The Bharatiya Janata Party’s Manipur unit on Friday alerted its national president JP Nadda to people’s anger as the state government remains unsuccessful in controlling the ethnic strife, The Times on India reported.

A letter sent by the top eight office bearers of the party sought a meeting with Prime Minister Narendra Modi amid fresh tensions in Imphal as protests against the killing of two Meitei students resumed on Friday after a brief halt.

Protestors tried to storm the residence of Manipur Minister of Public Health Engineering and Consumer Affairs L Susindro Meitei. This came a day after an irate mob tried to storm Chief Minister N Biren Singh’s ancestral home in Imphal East’s Heingang area.

On Wednesday, state BJP President A Sharda Devi’s home had been targeted. Another mob burned down the district head office of the BJP in Thoubal.

In their letter, the BJP leaders asked Nadda to push for the revocation of Article 355 and restore the unified command to the chief minister to restore people’s confidence.

Article 355 of the Constitution deals with the duties of the Centre to protect states against external aggression and internal disturbance. Under it, the Union government can make decisions on several aspects of security if there is unrest in the state.

“Public anger and protest are now slowly turning the tide, putting the sole onus of this prolonged disturbances solely into the failure of the government in dealing with the situation,” the BJP leaders said in the letter. “We know that our government is also working unstopped day and night so as to bring back normalcy in the state.”

The letter said that acute difficulties faced by the residents in their day-to-day lives are playing a major role in dealing with the new developments.

The leaders urged Nadda to help the injured and deceased and called for immediate rehabilitation of nearly 60,000 displaced people.

Devi, who is one of the signatories of the letter, told The Indian Express that she has never witnessed “this kind of aggression and hostility” towards a ruling party.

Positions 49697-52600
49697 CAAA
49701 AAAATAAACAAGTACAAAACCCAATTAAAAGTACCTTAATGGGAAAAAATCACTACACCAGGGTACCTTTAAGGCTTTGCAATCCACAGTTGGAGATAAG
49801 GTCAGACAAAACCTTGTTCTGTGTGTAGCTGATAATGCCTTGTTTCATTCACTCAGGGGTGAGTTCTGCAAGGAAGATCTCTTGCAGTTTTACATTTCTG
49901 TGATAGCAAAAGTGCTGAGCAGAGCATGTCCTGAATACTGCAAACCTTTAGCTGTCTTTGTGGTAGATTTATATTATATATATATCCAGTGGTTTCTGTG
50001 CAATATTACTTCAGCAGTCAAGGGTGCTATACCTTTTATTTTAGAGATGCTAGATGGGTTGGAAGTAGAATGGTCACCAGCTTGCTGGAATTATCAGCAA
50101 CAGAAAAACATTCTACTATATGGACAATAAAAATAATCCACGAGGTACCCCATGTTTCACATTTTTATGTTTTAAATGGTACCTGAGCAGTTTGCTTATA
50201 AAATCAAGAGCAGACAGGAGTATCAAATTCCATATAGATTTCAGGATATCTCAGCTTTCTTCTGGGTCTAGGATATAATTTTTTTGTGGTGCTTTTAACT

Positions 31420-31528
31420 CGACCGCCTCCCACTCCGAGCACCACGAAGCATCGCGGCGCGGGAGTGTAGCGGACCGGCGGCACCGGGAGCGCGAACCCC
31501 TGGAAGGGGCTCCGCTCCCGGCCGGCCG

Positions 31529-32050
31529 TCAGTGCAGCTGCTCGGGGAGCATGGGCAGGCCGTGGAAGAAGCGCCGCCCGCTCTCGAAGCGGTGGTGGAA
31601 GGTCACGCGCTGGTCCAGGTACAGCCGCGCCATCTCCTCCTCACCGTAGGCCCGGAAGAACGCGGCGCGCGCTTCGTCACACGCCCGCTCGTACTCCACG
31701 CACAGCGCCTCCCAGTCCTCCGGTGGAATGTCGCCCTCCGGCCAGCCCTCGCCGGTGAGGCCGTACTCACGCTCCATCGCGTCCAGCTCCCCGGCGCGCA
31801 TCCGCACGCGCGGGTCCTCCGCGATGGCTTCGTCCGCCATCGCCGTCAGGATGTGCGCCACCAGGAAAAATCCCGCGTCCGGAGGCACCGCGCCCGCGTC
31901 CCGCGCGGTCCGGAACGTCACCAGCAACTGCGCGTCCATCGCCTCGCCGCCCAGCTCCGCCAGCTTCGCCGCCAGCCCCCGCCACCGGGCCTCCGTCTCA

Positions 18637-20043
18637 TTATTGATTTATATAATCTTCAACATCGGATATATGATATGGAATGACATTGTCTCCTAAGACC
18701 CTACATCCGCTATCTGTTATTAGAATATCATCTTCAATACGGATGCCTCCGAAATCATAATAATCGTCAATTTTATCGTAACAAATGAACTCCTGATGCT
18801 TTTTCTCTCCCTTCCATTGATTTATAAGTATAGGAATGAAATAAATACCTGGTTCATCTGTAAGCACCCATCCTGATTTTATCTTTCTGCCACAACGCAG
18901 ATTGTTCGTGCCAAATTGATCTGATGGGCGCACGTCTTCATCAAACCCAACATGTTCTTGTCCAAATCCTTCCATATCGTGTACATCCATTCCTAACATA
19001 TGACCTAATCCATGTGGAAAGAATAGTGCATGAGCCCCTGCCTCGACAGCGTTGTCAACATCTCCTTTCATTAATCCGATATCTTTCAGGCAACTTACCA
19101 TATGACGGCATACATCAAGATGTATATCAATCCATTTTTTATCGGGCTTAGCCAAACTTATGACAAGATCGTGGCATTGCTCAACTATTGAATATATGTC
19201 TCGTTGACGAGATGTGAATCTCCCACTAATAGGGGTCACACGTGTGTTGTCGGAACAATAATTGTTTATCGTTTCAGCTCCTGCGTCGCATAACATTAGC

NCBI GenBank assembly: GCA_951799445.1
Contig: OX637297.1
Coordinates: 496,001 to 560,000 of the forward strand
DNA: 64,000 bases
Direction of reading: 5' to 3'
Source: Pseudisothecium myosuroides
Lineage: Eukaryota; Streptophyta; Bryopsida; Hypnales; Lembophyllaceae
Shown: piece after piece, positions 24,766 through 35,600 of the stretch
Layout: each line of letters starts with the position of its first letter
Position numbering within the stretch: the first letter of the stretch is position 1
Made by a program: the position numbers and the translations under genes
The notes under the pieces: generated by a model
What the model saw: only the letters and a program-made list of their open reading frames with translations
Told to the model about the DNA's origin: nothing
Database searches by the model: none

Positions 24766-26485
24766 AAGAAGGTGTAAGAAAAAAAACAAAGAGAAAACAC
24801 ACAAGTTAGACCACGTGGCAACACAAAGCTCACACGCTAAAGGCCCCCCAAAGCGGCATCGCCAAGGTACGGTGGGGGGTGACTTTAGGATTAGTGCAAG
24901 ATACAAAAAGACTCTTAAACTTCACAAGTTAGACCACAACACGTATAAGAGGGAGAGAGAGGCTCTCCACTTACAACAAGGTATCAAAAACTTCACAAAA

“There have been different points during which my house has been targeted,” she added. “The first time that they [the protesters] came, they were agitated and said they were pushing for an early solution and gave me a memorandum, and I spoke to them physically.”

She said that the protestors had reached her house in Imphal several times following that. However, they were more aggressive than usual this time.

“It is true that it is taking time to come to a solution...there has to be a reason for that,” she told The Indian Express. “But I believe Manipur should not get divided and that Modi ji will not discriminate.”

Fresh protests

Manipur has been witnessing protests since Tuesday after the government said that two Meitei students – Hijam Linthoingambi (17) and Phijam Hemjit (20) – who had gone missing in July have been murdered. They are suspected to have been killed by Kuki militants, according to the Imphal police.

On Monday, the state government said that the inquiry of the case has been transferred to the Central Bureau of Investigation. It also urged citizens to exercise restraint and allow the authorities to investigate the killings.

But over 1,000 students from various city colleges and schools started a “peace march” on Wednesday, seeking justice and punishment for the killing of the youth. Over 50 students were injured as clashes broke out between the protestors and the security forces.

Since May 3, ethnic conflict between the Meitei and Kuki communities in Manipur has left over 200 dead. The state has also reported cases of rape and murder, and mobs have looted police armoury and set several homes on fire despite the heavy presence of central security forces.